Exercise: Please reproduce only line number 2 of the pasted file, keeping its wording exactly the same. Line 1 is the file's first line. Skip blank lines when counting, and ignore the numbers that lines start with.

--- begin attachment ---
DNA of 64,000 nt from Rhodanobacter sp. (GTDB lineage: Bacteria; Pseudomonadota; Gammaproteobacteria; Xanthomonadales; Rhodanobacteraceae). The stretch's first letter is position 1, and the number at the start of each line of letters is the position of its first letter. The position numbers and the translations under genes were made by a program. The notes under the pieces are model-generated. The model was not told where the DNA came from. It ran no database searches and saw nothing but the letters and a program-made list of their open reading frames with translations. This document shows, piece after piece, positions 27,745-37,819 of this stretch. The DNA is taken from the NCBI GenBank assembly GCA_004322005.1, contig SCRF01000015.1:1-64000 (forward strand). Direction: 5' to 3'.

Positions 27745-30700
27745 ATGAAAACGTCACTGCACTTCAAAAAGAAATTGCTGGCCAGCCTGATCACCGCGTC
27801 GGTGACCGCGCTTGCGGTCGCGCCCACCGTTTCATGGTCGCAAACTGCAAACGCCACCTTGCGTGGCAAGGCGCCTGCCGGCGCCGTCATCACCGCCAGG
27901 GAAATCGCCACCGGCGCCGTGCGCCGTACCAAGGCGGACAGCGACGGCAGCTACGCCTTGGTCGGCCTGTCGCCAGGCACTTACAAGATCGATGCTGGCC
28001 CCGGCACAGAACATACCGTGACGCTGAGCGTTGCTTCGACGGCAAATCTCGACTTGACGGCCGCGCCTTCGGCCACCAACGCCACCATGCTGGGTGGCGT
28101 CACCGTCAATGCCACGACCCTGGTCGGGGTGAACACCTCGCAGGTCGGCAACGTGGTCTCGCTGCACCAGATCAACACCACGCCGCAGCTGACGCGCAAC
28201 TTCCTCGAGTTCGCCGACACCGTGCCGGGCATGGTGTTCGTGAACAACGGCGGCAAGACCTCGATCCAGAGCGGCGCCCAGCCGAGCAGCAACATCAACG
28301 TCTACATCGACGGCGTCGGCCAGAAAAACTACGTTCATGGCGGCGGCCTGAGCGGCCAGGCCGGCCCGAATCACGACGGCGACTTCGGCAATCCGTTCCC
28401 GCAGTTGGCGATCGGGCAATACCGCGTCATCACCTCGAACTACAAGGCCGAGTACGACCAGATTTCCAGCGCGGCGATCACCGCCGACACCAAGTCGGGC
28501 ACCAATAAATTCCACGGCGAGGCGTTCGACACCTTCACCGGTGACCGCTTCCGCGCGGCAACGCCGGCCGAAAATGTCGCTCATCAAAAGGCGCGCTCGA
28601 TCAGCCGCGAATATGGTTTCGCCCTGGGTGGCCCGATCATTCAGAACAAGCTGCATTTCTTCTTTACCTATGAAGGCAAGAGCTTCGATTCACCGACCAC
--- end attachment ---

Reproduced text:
Positions 27745-30700